Skip to main content

Thank you for visiting You are using a browser version with limited support for CSS. To obtain the best experience, we recommend you use a more up to date browser (or turn off compatibility mode in Internet Explorer). In the meantime, to ensure continued support, we are displaying the site without styles and JavaScript.

Learning MRI artefact removal with unpaired data

A Publisher Correction to this article was published on 27 January 2021

This article has been updated


Retrospective artefact correction (RAC) improves image quality post acquisition and enhances image usability. Recent machine-learning-driven techniques for RAC are predominantly based on supervised learning, so practical utility can be limited as data with paired artefact-free and artefact-corrupted images are typically insufficient or even non-existent. Here we show that unwanted image artefacts can be disentangled and removed from an image via an RAC neural network learned with unpaired data. This implies that our method does not require matching artefact-corrupted data to be either collected via acquisition or generated via simulation. Experimental results demonstrate that our method is remarkably effective in removing artefacts and retaining anatomical details in images with different contrasts.

This is a preview of subscription content, access via your institution

Relevant articles

Open Access articles citing this article.

Access options

Rent or buy this article

Get just this article for as long as you need it


Prices may be subject to local taxes which are calculated during checkout

Fig. 1: Overview of DUNCAN.
Fig. 2: Visual comparison of corrected in vivo images.
Fig. 3: Visual comparison of corrected in silico images.
Fig. 4: Quantitative comparison of corrected in silico T1-weighted images.
Fig. 5: Quantitative comparison of corrected in silico T2-weighted images.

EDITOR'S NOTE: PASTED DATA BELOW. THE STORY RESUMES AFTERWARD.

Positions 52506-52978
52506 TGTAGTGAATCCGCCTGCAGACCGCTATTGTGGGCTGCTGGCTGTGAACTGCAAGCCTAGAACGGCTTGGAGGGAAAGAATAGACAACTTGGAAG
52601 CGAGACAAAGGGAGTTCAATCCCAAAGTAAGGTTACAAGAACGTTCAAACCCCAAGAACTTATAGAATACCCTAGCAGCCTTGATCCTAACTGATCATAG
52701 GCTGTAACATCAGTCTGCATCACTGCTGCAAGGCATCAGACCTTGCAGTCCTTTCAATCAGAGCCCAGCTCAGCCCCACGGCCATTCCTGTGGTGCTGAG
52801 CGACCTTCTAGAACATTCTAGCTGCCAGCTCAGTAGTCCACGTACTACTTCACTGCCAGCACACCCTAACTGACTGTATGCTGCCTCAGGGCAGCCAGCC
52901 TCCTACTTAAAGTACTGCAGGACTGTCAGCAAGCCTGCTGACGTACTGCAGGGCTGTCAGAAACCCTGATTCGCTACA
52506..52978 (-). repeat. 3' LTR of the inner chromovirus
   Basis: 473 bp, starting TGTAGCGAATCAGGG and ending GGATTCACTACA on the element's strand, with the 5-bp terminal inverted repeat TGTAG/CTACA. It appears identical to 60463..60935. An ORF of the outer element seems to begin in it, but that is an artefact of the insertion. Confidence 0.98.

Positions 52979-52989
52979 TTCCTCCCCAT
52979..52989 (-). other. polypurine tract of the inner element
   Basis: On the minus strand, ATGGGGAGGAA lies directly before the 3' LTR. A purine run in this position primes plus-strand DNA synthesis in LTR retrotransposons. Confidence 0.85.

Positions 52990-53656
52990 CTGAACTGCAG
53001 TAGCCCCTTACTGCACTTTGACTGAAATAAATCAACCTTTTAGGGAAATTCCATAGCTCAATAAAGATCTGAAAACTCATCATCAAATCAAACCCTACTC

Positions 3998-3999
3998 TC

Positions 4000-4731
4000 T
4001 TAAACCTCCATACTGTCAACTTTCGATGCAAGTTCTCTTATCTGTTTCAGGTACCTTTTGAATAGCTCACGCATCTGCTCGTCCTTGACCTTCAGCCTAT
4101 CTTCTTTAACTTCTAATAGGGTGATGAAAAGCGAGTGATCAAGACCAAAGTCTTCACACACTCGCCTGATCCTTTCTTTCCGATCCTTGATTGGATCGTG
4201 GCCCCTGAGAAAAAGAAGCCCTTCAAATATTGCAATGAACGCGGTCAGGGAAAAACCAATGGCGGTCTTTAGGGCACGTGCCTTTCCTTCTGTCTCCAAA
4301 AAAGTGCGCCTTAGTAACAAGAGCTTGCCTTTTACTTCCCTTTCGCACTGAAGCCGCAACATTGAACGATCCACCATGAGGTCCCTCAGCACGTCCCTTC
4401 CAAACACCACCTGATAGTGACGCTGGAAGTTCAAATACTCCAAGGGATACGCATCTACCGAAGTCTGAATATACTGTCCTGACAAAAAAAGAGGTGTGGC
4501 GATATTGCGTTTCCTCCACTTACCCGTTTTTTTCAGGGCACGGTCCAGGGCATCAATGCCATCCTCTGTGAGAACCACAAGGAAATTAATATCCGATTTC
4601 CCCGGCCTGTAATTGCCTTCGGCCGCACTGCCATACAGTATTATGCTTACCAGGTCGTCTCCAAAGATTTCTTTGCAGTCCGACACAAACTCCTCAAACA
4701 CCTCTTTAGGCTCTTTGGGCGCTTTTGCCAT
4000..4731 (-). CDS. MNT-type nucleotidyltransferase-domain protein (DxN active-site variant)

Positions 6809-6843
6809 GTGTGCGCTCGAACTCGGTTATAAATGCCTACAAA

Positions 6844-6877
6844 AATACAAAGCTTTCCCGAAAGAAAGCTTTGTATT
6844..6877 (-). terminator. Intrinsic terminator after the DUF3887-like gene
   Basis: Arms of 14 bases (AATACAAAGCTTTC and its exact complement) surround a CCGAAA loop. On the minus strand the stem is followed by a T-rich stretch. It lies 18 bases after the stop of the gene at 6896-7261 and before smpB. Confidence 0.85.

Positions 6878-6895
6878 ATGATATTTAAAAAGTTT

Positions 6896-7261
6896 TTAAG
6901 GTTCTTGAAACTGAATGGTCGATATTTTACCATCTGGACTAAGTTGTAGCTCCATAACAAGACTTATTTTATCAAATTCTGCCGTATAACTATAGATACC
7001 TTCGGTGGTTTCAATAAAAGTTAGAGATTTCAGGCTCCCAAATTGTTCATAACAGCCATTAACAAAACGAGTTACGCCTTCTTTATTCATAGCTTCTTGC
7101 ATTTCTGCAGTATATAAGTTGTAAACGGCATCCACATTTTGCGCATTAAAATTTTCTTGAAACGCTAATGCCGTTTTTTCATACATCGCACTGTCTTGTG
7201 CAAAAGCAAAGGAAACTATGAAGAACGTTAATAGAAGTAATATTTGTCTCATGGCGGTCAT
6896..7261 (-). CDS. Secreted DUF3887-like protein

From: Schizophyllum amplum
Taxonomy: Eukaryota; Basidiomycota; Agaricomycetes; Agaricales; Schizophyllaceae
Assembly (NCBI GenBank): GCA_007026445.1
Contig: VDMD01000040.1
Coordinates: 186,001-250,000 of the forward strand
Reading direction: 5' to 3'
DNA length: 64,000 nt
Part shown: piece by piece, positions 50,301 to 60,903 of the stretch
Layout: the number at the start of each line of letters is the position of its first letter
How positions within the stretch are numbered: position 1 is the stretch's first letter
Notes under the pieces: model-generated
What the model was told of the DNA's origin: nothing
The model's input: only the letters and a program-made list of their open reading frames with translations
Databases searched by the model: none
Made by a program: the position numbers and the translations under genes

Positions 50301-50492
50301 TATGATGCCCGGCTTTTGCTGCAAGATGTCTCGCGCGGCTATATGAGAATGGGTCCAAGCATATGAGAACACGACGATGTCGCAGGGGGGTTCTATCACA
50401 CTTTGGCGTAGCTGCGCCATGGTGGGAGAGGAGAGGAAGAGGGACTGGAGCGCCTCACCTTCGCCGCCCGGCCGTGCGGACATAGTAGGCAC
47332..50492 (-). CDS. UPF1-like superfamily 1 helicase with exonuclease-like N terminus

Fig. 6: Segmentation accuracy of in silico images.

Data availability

The data used in this paper were provided by the investigative team of the UNC/UMN Baby Connectome Project. The data can be obtained from the National Institute of Mental Health Data Archive (NDA) ( or by contacting the investigative team23.

Code availability

The source code and trained models for this study are publicly available on Zenodo (

Change history


  1. Budde, J., Shajan, G., Scheffler, K. & Pohmann, R. Ultra-high resolution imaging of the human brain using acquisition-weighted imaging at 9.4 T. Neuroimage 86, 592–598 (2014).

    Article  Google Scholar 

  2. Zhuo, J. & Gullapalli, R. P. MR artifacts, safety and quality control. Radiographics 26, 275–297 (2006).

    Article  Google Scholar 

  3. Andre, J. et al. Toward quantifying the prevalence, severity and cost associated with patient motion during clinical MR examinations. J. Am. Coll. Radiol. 12, 689–695 (2015).

    Article  Google Scholar 

  4. Zaitsev, M., Maclaren, J. & Herbst, M. Motion artifacts in MRI: a complex problem with many partial solutions. J. Magn. Reson. Imaging 42, 887–901 (2015).

    Article  Google Scholar 

  5. Zaitsev, M., Dold, C., Sakas, G., Hennig, J. & Speck, O. Magnetic resonance imaging of freely moving objects: prospective real-time motion correction using an external optical motion tracking system. Neuroimage 31, 1038–1050 (2006).

    Article  Google Scholar 

  6. Qin, L. et al. Prospective head-movement correction for high-resolution MRI using an in-bore optical tracking system. Magn. Reson. Med. 62, 924–934 (2009).

    Article  Google Scholar 

  7. Ooi, M. B., Krueger, S., Thomas, W. J., Swaminathan, S. V. & Brown, T. R. Prospective real-time correction for arbitrary head motion using active markers. Magn. Reson. Med. 62, 943–954 (2009).